By Jonathan Amos
BBC News Online science staff
IBM has trumpeted a nanotech method for making microchip components which it says should enable electronic devices to continue to get smaller and faster.
Polymer template: The dark circular holes in the stencil are 20 nanometres in diameter
Current techniques use light to help etch tiny circuitry on a chip, but IBM is now using molecules that assemble themselves into even smaller patterns.
Because the technology is compatible with existing manufacturing tools, it should be inexpensive to introduce.
IBM says it hopes to pilot the nanotech process in about three to five years.
Wash and fill
The company's researchers used the novel approach to make part of a device that acts as a type of flash memory, which retains recent information when an electronic gadget is turned off.
Such memory is commonly found in handheld computers, mobile phones and digital cameras.
IBM said the critical features of the semiconductor device were created using polymer molecules that quite naturally arranged themselves into hexagonal patterns that were "smaller, denser, more precise, and more uniform than can be achieved using conventional methods like lithography".
At the moment, for example, microchip circuitry is put on silicon wafers using a lithographic process in which the image of the design of how the wires are to be laid out is first projected on to the prepared wafers.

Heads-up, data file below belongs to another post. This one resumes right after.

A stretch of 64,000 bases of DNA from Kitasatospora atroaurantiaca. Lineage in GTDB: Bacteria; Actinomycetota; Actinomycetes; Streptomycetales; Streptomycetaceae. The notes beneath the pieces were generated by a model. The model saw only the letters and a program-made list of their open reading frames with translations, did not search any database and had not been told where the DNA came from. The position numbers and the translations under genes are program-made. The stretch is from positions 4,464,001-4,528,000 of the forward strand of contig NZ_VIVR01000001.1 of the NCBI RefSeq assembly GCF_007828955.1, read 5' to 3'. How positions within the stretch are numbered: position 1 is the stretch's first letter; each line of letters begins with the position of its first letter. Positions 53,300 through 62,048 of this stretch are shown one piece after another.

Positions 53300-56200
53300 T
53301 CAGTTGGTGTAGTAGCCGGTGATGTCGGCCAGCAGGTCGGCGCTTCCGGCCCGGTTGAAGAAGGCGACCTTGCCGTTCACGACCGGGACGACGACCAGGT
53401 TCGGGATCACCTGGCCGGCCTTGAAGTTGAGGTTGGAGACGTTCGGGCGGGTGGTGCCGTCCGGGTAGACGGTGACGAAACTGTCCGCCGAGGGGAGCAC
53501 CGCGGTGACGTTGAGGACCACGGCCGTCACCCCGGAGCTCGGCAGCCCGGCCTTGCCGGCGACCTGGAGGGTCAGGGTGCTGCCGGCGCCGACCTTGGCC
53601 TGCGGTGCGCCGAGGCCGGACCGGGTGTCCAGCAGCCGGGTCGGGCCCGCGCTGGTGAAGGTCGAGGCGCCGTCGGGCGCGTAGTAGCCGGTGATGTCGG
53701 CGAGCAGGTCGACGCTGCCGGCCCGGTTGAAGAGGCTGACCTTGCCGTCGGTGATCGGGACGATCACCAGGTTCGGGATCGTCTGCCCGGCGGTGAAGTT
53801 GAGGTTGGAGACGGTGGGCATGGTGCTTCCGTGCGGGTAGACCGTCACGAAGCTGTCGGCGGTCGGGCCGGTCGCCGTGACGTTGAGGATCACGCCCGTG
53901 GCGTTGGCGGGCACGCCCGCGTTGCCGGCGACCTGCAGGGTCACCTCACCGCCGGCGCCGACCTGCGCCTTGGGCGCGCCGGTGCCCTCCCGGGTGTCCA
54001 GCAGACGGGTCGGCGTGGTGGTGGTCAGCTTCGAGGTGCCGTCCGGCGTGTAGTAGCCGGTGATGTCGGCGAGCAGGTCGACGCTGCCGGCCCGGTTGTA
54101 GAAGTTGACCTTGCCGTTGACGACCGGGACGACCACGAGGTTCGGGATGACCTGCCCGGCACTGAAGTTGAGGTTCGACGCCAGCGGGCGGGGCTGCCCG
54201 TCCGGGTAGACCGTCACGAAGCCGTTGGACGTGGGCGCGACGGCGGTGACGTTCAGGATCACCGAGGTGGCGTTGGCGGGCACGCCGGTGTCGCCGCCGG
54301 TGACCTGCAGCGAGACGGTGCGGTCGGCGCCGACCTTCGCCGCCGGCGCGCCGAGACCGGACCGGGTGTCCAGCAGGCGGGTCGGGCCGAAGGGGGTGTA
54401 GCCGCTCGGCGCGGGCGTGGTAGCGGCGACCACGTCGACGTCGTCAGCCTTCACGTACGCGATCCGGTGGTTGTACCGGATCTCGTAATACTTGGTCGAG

Chemical washes then cut out the spaces according to this template that make channels which will be filled to make the circuit features - transistors, and the like.
By all standards
With the new technique, it is the polymer patterns that provide the initial stencil - in this instance, for the crystalline array used to make the flash memory.
Scientists say lithography is approaching its limits because of the difficulties of focussing light at very small scales - and new technologies are required if computer power is to continue to increase at its present rate.
IBM believes nanotechnology - engineering with atoms and molecules in the realm of just billionths of a metre - is one possible way forward.
"We are patterning at 20-nanometre dimensions and, depending on who you talk you, that's about 10 times smaller than standard lithography," Chuck Black, a researcher on the IBM project, told BBC News Online.
While IBM used the new process to build a tiny memory device, Black underlined the technology could be useful for making microprocessor components, which are more complex.
Two are better
Already, he said, the company was looking at how self-assembly molecules could be used to increase the capacitance of certain chip components, something that would be important as processors ran at higher speeds.
And Black stressed the beauty of the new approach was that it could be incorporated quite easily into the current chip-making process.
"We've got the best of both worlds here," he said.
"We've taken self-assembly materials and combined them with how we normally make semiconductor devices, to produce structures that are patterned on a finer-length scale than you would find in just lithography on its own."
Kathryn Guarini, Black's co-researcher, will report the development in a paper at the International Electron Devices Meeting in Washington on Tuesday.